When former Israel Defence Forces General Amiram Levin said, “I am not pitying the Palestinians, I am pitying us,” he provided some context to his statement about “absolute apartheid” in Israel. Of course, apartheid does not reflect well on the perpetrator, but the perpetrator in this case has chosen the system to consolidate its oppression against the Palestinians, so Levin’s pity is very much misplaced.
Palestinians have spoken out against Israeli apartheid practices for decades, but no one has ever listened. After Israeli human rights organisation B’Tselem introduced their designation of Israel as an apartheid state in 2021, others followed suit. The latest denunciation by Levin, however, is more in defence of Israeli colonialism than a critique of its apartheid. Israel, Levin declared, is killing itself from within as a result of the far-right influence in the current Israeli government and its links to the so-called Hilltop Youth settlers.
Yet the current manifestation is simply the latest episode of Israeli colonial violence which has been ongoing for decades, and while Israeli National Security Minister Itamar Ben-Gvir, for example, has been lauding the settler-terror attacks and inciting further violence against Palestinians, it must be noted that Israel itself always extended the parameters of what constitutes “acceptable” violence.
For 57 years, Levin argues, there has been no democracy. Levin is making it clear that the Israeli narrative is what compelled him to make the statement about apartheid, yet like many other critiques of Israel from within, the settler-colonial context is completely eliminated. In 2017, also eliminating the settler-colonial context, Levin declared that, “The Palestinians deserved the occupation, they don’t deserve anything because they didn’t accept the boundaries of division.” The focus on Israel’s military occupation of Palestine obliterates settler-colonialism. If Levin’s argument about apartheid harming Israeli interests is to be taken seriously, then what would Levin’s acceptable parameters be? Eliminating apartheid but ensuring that the brutal military occupation continues? And what about Israel’s identity as a settler-colonial enterprise that is dependent on violence to sustain itself?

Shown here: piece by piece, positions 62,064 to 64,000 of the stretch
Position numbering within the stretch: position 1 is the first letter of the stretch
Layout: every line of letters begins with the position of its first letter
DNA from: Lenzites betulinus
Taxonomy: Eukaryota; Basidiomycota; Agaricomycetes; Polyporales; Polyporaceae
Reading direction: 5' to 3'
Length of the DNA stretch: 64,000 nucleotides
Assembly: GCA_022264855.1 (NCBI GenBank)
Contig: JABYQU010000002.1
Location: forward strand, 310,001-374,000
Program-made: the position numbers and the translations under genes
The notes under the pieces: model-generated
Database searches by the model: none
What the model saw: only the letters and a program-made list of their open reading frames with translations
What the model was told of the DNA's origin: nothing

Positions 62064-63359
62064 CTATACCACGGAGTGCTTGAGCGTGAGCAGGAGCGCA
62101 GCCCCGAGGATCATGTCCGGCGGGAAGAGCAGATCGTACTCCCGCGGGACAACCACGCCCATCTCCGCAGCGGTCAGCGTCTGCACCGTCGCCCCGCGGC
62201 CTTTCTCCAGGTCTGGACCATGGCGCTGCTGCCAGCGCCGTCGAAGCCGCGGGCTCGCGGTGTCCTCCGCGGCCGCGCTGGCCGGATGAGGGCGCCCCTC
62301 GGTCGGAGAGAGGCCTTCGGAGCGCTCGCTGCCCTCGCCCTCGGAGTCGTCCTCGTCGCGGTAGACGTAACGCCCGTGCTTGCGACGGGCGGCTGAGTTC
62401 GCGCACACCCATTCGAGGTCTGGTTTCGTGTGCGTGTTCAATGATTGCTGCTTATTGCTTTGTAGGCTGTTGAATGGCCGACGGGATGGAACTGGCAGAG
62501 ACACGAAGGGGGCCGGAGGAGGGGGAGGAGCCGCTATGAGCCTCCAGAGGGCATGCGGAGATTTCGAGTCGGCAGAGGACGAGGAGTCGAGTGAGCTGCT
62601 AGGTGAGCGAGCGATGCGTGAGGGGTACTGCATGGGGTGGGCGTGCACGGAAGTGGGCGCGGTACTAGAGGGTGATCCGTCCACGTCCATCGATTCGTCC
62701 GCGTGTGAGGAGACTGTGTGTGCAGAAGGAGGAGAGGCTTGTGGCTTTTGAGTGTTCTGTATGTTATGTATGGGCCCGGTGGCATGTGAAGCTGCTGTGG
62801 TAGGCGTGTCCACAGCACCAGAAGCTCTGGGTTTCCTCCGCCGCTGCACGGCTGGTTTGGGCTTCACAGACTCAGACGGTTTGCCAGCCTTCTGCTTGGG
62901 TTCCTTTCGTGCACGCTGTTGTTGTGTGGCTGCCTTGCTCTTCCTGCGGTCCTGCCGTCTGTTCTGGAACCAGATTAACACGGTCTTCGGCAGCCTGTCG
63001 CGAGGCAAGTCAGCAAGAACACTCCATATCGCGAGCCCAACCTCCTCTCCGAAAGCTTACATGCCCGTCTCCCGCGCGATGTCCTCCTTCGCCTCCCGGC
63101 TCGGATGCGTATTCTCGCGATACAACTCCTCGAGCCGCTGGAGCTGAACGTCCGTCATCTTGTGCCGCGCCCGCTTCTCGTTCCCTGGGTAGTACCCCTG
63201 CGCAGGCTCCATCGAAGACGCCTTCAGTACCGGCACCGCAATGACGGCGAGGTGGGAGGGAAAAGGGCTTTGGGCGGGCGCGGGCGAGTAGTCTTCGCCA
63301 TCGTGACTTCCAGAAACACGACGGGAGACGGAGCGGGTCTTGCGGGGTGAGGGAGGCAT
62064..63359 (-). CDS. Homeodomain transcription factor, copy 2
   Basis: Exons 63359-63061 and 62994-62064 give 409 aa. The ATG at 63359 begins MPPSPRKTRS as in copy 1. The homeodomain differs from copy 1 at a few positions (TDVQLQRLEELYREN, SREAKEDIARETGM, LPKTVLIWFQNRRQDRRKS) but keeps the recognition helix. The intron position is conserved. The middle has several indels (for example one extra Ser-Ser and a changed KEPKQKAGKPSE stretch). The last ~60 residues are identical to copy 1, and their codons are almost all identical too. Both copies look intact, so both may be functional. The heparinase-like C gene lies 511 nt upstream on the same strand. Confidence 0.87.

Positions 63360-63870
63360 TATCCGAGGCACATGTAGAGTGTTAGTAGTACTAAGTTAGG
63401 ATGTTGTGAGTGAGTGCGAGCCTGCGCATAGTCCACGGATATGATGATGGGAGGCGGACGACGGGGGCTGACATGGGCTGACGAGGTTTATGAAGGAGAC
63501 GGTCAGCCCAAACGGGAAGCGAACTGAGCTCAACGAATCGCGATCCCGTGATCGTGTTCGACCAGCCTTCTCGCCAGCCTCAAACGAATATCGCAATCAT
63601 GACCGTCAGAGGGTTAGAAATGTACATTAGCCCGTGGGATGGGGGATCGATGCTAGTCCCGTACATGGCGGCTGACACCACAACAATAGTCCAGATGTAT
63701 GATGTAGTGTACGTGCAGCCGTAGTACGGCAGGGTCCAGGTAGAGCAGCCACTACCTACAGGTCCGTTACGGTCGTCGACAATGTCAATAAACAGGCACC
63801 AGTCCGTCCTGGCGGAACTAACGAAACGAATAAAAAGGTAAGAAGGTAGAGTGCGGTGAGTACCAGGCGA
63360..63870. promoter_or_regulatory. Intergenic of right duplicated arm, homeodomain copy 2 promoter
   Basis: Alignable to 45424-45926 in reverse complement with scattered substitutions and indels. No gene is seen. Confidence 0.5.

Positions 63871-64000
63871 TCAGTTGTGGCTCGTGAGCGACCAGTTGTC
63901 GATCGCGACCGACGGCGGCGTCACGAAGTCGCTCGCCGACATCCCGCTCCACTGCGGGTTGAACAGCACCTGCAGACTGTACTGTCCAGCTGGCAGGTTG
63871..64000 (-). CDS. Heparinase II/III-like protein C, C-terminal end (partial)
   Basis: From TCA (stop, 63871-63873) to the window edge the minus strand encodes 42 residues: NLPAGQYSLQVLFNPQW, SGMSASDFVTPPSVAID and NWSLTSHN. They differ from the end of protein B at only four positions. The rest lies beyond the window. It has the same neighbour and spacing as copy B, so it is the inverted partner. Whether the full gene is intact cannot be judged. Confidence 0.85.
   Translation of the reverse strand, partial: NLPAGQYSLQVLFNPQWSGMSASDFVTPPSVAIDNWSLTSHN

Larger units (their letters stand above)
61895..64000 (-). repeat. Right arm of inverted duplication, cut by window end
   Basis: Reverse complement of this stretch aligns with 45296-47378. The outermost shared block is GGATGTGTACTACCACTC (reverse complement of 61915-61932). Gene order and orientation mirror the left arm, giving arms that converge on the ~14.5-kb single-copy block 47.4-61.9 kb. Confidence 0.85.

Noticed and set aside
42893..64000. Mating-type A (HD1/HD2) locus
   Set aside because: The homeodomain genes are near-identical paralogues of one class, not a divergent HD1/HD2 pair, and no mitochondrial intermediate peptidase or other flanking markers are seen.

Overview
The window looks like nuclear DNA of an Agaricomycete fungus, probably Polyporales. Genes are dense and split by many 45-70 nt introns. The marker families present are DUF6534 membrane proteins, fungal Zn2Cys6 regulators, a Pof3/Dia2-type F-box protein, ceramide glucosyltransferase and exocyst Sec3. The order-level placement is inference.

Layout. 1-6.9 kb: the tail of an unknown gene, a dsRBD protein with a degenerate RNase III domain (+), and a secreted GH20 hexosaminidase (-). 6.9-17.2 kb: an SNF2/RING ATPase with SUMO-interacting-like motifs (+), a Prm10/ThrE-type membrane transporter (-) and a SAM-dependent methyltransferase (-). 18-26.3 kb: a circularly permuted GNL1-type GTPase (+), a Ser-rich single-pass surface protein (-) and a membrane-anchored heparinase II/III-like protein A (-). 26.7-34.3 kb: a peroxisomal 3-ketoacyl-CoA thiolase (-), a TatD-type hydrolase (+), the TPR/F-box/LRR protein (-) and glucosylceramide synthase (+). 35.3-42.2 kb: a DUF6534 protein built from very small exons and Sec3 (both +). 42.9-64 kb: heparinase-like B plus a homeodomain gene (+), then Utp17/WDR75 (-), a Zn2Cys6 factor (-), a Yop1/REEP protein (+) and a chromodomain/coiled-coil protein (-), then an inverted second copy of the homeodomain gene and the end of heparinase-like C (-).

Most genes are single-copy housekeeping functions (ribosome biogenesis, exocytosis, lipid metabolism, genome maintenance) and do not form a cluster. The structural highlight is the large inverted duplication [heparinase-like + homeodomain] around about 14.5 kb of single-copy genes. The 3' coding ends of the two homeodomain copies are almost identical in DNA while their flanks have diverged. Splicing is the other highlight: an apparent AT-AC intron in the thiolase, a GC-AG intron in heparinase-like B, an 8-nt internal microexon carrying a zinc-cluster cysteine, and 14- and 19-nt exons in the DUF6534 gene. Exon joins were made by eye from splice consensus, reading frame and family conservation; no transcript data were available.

An argument against apartheid only from Israel’s perspective is flawed, especially when the settler-colonial state’s existence prevents Palestinians from exercising their legitimate political rights. For Israel to be damaged by its apartheid system, the international community needs to act, which would necessitate it recognising and reversing Israel’s colonial existence. Unfortunately, the mainstream narrative of Israel’s democracy provides impunity for all forms of colonial violence, including Israel’s own brand of apartheid which cannot be separated from colonialism.
Choosing between different forms of colonial violence does not make Israel more democratic, because no matter the exercises in oblivion, there is no denying that Israel is a colonial entity. However, the trend of fragmenting violence has served Israel and its critics well, since the focus on one form, in this case apartheid, absolves the settler-colonial entity of its other atrocities and abuses of Palestinians rights. Even though Levin may be called a detractor by some Israelis, his argument does not call for decolonisation; rather it draws attention to apartheid in a way that still allows Israel to retain its violent character. After all, Levin asserted absolute disregard for the Palestinian victims of Israeli apartheid in 2017, so what parameters are now being advocated?
The views expressed in this article belong to the author and do not necessarily reflect the editorial policy of Middle East Monitor.